Magpie MTU Bookmarks

I wasn’t kidding when I said a LOT of bookmarks.

After creating a vast web of bookmarks (over 120 of them!), finding ourselves within 30k of the Magpie, I warped between 2 new bookmarks and saw a magical sight, the MTU appeared on my overview for a split-second! Now all I had to do was spam CTRL+B along this path until I landed a bookmark within the Magpie’s grid. Which I did. When I landed on this bookmark, I found myself a few thousand kilometers from the MTU within it’s grid and started burning towards it, before realising that I could just warp to 0 on the MTU. I also forgot that I was still in the Heron and didn’t have any guns to shoot the thing with, so after having Yellow warp to me via the fleet window, I reshipped into a Svipul and headed back.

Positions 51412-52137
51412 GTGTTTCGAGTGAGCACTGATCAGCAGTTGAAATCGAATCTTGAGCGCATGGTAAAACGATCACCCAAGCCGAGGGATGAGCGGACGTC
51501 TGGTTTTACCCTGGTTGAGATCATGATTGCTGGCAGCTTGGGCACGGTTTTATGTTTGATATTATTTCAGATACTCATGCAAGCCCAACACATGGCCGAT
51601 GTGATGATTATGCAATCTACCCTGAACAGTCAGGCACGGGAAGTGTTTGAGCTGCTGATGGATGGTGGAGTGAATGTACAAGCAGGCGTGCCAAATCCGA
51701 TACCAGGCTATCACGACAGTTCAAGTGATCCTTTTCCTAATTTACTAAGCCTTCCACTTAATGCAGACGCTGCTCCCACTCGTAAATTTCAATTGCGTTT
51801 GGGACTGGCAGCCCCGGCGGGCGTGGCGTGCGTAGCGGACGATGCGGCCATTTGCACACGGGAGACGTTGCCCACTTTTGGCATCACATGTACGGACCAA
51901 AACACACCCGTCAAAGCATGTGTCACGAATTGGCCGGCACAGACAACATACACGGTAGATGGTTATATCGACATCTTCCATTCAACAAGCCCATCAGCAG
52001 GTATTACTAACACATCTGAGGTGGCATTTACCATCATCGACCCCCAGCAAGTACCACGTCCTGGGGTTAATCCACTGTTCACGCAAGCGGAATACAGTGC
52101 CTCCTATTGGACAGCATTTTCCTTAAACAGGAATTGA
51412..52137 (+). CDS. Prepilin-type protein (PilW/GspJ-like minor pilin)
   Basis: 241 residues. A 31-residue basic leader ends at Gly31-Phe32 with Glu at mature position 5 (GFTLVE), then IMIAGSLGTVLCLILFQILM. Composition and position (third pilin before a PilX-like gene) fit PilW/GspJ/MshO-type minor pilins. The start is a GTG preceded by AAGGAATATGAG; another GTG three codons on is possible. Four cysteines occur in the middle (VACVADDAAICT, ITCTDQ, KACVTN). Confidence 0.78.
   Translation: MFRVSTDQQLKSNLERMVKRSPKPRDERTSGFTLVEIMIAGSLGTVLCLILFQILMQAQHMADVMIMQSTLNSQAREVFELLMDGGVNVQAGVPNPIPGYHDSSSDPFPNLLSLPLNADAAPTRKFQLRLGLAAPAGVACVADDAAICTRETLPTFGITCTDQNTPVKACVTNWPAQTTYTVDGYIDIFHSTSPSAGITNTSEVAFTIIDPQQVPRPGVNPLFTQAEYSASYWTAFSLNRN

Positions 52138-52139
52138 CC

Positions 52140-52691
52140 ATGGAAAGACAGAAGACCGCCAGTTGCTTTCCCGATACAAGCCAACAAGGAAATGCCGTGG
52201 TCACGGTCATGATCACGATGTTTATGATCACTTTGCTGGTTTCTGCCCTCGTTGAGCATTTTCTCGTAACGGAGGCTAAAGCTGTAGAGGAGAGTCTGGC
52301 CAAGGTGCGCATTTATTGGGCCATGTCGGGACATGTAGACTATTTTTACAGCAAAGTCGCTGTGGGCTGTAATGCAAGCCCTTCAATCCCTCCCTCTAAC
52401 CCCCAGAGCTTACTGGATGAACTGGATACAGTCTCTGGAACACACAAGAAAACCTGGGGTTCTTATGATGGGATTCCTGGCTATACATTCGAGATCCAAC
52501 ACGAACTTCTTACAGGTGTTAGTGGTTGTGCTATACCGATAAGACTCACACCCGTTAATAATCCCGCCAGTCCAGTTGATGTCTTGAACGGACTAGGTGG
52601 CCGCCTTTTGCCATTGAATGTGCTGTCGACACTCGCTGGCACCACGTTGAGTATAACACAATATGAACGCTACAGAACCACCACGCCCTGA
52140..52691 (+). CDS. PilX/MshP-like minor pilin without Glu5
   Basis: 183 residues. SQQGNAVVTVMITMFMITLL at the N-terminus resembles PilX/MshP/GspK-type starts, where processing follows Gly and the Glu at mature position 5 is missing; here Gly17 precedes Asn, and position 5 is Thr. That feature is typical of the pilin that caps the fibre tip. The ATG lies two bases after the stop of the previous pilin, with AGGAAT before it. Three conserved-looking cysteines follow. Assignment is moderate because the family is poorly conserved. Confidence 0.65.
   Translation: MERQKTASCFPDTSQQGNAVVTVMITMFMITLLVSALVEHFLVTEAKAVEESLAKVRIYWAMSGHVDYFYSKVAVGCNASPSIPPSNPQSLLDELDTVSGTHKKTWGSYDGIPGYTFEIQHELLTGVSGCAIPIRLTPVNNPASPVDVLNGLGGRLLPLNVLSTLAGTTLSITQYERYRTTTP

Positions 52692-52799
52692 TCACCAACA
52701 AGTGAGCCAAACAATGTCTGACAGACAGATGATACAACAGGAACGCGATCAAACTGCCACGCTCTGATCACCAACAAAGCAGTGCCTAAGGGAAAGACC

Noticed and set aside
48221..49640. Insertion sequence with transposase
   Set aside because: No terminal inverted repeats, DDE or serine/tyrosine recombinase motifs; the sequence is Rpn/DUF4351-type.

Magpie MTU getting blapped

Blappity Blap.

With our combined Minmatar firepower (Yellow was in a Stabber) we made short work of the Magpie.

Kill: Krushovitsa (‘Magpie’ Mobile Tractor Unit)

The MTU was empty, but we really didn’t care, we had just pulled-off quite the feat together. This was a first for both of us, and for me personally, I considered it my graduation from the ranks of being just your average MTU Hunter. An evening well spent indeed.

Victory pose

Victory pose.

Since this kill, I have had just 2 more Magpie kills, here they are for your perusal:

Kill: Kosh Qapla (‘Magpie’ Mobile Tractor Unit)
Kill: Sun Ying (‘Magpie’ Mobile Tractor Unit)

It wasn’t until I had found my second Magpie almost a year later, that I realised I could have saved all of that effort by simply buying an Astero, which gives just enough scanning strength combined with a Sister’s launcher and probes, to nail 100% on a Magpie scan (with some probe fiddling). If I could go back, I wouldn’t want to change the experience I had by doing it the hard way, and if you’re into scanning at all, I would encourage you to give this method a try sometime, for the challenge.